Chapter XVIII: Black Spain
From 110th St to 116th St, between Fifth and Eighth Avenues, it could be said that we are in Spain. It’s something of a black Spain, for sure, but it’s a true Spain, thanks to the language, the character and the general attitude people there have toward life. Look at the store displays and the illuminated signs: “Dr. Roque, cirujano-dentista [surgeon dentist]”, “Pasteleria de Simon [Simon’s Pastry Shop]”, “Campoamor, Comidas y bebidas [Campoamor: meals and beverages]”, Libreria Sanjurjo [Sanjurjo Bookstore]”, Libreria Cervantes [Cervantes Bookstore]”, “Nuestra Señora de Guadalupe, “La flor asturiana” “El patio” “Teatro de San Jose”, Billares Rodriguez. There can be no doubt that this is Spain, and only a petty, provincial spirit would fail to recognize this. It is the great Spain, the great Spain where the sun still doesn’t set, in short, the Hispanic Spain.
In the Teatro de San Jose, the audiences are delighted not only by the respective accents of the gallego, the catalan or the baturro. Right next to them on stage appear the “jibaro” from the Antilles, the pelado from Mexico, the atorrante from Argentina, etc. The dance numbers include jotas and sones, sardanas and rumbas, pericones and muneiras, peteneras and jarabes. The instruments played include the guitar, the cajon, the clave, the guiro, the tabourine and the ariba. Flamenco is sung next to songs fro the pampas; alalas are followed by vidalitas, malaguenas by corridos. And the restaurants, for their part, wouldn’t be considered Spanish restaurants if on the menu, next to Valencian rice or catalonian escudella, we can’t find tamales, churrasco, mole de guajolote, chile con carne, barbacoa, sibiche, el chupe de camarones and other Hispanoamerican platillos (dishes) or antojitos (appetizers). And if you, reader, find this nomenclature somewhat barbarous, I can only lament that, because such a reaction would prove no that you’re very Spanish, but that you are hardly Spanish, that you have an exclusively peninsular concept of Spain and that you are lacking in awareness of our national history.
If, in fact, you are lacking this historical awareness, and you’d like to acquire it, you can do no better than to come to this neighborhood in New York that I’m talking about, where you’ll find a miniature version of a very grand Spain. […]
The Inquisition and Arroz con pollo
In the middle of Broadway, between 47th and 48th Streets, there is a very entertaining museum of the Spanish Inquisition. In the museum, a number of paintings, vaguely resembling those of Solano, represent our friars fro the inquisitorial age engaged in their favorite activities, like hanging old people upside down in the chimney of the fireplace to cure the by smoke, searing with red-hot iron the breasts of pretty adulteresses, roasting new born babies on a spit, etc. etc.
The Spaniard who arrives to New York and runs into these paintings is likely to grab a quill and send an indignant letter to the newspapers in Madrid, arguing that the US is deliberately slandering us. But there’s nothing of the sort. It’s just one more of these store fronts in NY devoted to the sale of quick, violent and cheap thrills. Tens cents a thrill. When prohibition started, these places more or less substituted bars, and people went to the to get the same kind of stimulus they used to get from a glass of gin or a shot of whisky, and even though nowadays everybody drinks, it doesn’t really matter. New York needs more emotions every day. The ads for gangster films promise “a thrill a minute. Unfortunately, gangster films don’t excite anyone here any more, since everyone is so accustomed not just to the artistic fiction but to the reality of industrialized crime. So if some businessman has found a way to make some money off the Spanish Inquisition, are we going to assume that the US hates us?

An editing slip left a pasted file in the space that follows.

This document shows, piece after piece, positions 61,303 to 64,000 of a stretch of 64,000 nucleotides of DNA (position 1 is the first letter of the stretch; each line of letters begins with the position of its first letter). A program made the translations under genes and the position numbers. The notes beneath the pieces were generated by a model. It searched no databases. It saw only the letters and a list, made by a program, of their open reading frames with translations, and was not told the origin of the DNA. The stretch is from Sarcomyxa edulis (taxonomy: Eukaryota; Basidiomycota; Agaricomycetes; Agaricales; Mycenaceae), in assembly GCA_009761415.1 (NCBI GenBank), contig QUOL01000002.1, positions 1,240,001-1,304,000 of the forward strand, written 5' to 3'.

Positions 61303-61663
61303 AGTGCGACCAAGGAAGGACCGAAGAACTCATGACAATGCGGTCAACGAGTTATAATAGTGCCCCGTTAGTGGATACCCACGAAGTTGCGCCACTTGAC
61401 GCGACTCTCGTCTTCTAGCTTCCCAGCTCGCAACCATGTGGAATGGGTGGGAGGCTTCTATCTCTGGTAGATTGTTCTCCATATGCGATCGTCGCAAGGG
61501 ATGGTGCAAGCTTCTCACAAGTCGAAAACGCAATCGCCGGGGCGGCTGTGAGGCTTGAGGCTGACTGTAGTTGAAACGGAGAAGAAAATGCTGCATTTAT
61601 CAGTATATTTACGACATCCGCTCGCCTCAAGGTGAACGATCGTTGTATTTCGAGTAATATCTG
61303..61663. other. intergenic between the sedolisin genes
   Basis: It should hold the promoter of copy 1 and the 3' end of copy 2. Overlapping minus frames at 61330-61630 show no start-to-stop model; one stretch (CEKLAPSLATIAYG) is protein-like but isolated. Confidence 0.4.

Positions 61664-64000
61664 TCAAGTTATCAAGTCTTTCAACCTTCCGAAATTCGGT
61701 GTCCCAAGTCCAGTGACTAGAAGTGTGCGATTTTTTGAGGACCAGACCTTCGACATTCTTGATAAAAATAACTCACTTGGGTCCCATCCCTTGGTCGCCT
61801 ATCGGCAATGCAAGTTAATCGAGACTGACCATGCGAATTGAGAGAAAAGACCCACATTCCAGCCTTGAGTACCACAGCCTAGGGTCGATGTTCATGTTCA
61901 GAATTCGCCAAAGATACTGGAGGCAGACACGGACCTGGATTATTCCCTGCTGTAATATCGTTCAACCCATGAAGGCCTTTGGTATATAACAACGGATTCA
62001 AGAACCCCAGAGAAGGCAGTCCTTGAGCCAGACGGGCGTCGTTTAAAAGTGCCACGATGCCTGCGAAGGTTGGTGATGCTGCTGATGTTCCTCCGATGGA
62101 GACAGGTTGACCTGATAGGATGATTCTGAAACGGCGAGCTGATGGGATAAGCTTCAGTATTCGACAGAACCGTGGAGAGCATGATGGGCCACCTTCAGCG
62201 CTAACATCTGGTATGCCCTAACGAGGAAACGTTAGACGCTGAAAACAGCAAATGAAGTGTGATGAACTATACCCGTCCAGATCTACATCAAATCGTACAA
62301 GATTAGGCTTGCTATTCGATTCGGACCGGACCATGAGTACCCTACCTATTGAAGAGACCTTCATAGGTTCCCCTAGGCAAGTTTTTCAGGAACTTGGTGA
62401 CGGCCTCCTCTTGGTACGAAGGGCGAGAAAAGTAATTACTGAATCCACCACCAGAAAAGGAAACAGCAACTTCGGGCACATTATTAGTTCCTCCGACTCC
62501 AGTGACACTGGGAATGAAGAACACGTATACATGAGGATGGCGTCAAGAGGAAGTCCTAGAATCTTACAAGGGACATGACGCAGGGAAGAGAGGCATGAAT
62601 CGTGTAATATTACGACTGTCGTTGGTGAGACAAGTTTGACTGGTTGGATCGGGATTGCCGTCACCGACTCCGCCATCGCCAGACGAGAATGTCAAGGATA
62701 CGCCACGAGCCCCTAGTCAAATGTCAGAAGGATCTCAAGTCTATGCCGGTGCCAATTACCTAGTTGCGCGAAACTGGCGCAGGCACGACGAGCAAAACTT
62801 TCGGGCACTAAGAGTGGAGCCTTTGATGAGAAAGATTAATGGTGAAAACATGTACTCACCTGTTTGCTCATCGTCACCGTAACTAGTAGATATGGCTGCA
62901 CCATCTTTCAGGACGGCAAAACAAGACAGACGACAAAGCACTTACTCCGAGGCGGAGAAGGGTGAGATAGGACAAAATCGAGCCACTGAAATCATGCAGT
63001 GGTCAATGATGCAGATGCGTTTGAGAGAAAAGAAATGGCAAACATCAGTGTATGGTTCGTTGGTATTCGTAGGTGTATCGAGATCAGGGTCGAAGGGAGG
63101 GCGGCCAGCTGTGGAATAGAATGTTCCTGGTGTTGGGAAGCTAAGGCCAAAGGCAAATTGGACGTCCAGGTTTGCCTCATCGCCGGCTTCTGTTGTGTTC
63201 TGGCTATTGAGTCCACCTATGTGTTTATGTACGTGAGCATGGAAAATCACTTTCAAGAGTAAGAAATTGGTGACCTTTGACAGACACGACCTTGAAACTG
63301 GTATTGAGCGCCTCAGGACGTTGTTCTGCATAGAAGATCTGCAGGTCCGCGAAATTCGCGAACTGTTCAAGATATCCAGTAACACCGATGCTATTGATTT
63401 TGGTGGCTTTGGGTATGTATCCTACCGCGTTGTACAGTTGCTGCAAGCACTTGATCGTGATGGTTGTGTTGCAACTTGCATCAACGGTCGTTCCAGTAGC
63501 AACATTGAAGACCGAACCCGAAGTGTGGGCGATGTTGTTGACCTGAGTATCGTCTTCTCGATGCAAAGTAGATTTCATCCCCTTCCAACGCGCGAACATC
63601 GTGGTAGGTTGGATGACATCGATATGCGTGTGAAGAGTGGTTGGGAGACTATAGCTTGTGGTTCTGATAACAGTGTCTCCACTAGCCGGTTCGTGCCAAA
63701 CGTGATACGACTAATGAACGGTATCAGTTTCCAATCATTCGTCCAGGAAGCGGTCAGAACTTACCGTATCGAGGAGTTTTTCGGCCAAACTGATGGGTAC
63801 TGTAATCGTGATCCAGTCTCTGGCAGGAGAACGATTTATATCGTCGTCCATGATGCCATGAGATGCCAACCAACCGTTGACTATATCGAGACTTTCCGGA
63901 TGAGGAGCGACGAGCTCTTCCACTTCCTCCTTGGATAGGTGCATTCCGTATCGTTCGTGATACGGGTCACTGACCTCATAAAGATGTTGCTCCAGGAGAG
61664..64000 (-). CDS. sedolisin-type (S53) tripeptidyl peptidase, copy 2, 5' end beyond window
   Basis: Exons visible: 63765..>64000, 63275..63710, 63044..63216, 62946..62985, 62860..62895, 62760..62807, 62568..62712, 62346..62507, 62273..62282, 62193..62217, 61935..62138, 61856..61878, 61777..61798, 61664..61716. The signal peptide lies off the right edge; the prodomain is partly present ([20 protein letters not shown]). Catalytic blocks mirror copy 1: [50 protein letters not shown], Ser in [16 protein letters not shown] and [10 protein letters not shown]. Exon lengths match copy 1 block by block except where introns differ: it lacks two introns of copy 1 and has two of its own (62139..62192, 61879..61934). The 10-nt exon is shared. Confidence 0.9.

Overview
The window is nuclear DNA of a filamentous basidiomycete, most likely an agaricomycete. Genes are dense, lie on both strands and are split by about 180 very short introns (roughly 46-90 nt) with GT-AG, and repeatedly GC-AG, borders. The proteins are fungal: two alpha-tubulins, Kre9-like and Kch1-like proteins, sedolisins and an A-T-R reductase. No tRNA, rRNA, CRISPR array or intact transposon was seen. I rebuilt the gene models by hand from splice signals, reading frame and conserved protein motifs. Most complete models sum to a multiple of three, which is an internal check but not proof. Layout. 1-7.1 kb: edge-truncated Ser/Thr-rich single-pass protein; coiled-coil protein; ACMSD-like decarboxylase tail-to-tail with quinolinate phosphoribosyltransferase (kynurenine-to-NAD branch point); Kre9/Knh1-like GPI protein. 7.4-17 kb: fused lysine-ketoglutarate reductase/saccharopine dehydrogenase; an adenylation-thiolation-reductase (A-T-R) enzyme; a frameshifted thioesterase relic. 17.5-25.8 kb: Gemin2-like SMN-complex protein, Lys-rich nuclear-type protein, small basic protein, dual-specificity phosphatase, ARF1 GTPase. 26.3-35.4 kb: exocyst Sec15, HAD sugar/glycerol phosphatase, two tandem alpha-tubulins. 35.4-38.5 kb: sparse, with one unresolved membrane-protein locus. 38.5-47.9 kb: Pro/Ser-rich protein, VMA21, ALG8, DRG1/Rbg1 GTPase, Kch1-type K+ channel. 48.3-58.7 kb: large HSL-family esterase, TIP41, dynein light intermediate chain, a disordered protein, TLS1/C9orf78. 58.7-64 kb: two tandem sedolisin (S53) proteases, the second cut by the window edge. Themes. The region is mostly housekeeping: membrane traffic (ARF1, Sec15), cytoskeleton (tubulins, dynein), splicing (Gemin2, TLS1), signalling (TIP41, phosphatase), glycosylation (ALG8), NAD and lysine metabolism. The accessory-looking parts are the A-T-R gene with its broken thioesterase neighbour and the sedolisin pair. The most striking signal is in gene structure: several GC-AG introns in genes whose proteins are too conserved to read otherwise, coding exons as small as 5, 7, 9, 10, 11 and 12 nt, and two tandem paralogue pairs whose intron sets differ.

The idea that the US hates us is about just as accurate as the also popular notion that the US adores us. If instead of encountering those pictures of the Inquisition, the Spaniard who has just arrived to the New York, runs into one of those restaurants called Granada, Valencia, Chateau Sevilla, Alcazar, etc, he might adopt the second hypothesis, that Americans adore Spain. Some terra cotta roof tiles at the entrance, inspired by the California missions; some wrought iron; a calf’s head, not on the menu (where, a la vinagreta, it would be most appealing), but rather on the wall, pretending to be a bull’s head. Castanets. Waitresses, supposed to be morenas, are mulatas, just to be sure. Combs. Mantillas. Spanish yellow rice; chile con carne, frijoles negros, gallegan broth or caldo gallego, etc etc. All with background music from Carmen, performed by a band of blacks dressed up like bullfighters.
The owner of one of these places is an American woman of Irish descent, miss MacDougal, who owns a chain of exotic restaurant in New York, which excuses soe of her equivocations, like, for example, having people eat an asturian fabada while listening to the strains of the bulgarian national anthem. In general, though, these places are run by Greeks who are in control of the food business. So, just because a compatriot fro Venielos gives you a Nicaraguan dish in a more or less Californian place in New York, are you going to think that Spain is in fashion in the US?
The truth in all this, the sad and painful truth, is that the US neither adores us nor hates us; that the museum of the Inquisition is meaningless; as is the Chateau Sevilla. The truth is that for America, Spain will always be a confusing mix of the Inquisition, arroz con pollo, the Catholic Kings, General Sandino, Seville, Antofogasta, Salvador de Madariaga, la Pastora Imperio, bullfights, rhumba, Christopher Columbus and Sir Niceto Alcala Zamora.